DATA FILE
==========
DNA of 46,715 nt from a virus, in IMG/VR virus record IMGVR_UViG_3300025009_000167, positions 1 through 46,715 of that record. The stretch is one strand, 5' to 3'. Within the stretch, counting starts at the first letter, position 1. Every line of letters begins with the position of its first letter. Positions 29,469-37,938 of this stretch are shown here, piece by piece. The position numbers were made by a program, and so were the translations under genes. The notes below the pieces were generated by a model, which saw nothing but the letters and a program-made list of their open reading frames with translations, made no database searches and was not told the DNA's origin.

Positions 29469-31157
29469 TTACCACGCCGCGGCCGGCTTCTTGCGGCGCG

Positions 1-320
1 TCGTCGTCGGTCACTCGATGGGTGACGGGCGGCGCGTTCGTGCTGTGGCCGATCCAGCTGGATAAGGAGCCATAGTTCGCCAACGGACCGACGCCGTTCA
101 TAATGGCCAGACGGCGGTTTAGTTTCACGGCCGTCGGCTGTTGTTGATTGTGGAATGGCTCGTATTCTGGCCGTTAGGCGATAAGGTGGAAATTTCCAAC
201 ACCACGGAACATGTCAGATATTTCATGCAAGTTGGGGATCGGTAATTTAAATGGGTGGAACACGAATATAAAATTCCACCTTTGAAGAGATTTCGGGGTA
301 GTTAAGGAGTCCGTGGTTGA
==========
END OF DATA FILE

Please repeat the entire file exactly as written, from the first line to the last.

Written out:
DNA of 46,715 nt from a virus, in IMG/VR virus record IMGVR_UViG_3300025009_000167, positions 1 through 46,715 of that record. The stretch is one strand, 5' to 3'. Within the stretch, counting starts at the first letter, position 1. Every line of letters begins with the position of its first letter. Positions 29,469-37,938 of this stretch are shown here, piece by piece. The position numbers were made by a program, and so were the translations under genes. The notes below the pieces were generated by a model, which saw nothing but the letters and a program-made list of their open reading frames with translations, made no database searches and was not told the DNA's origin.

Positions 29469-31157
29469 TTACCACGCCGCGGCCGGCTTCTTGCGGCGCG

Positions 1-320
1 TCGTCGTCGGTCACTCGATGGGTGACGGGCGGCGCGTTCGTGCTGTGGCCGATCCAGCTGGATAAGGAGCCATAGTTCGCCAACGGACCGACGCCGTTCA
101 TAATGGCCAGACGGCGGTTTAGTTTCACGGCCGTCGGCTGTTGTTGATTGTGGAATGGCTCGTATTCTGGCCGTTAGGCGATAAGGTGGAAATTTCCAAC
201 ACCACGGAACATGTCAGATATTTCATGCAAGTTGGGGATCGGTAATTTAAATGGGTGGAACACGAATATAAAATTCCACCTTTGAAGAGATTTCGGGGTA
301 GTTAAGGAGTCCGTGGTTGA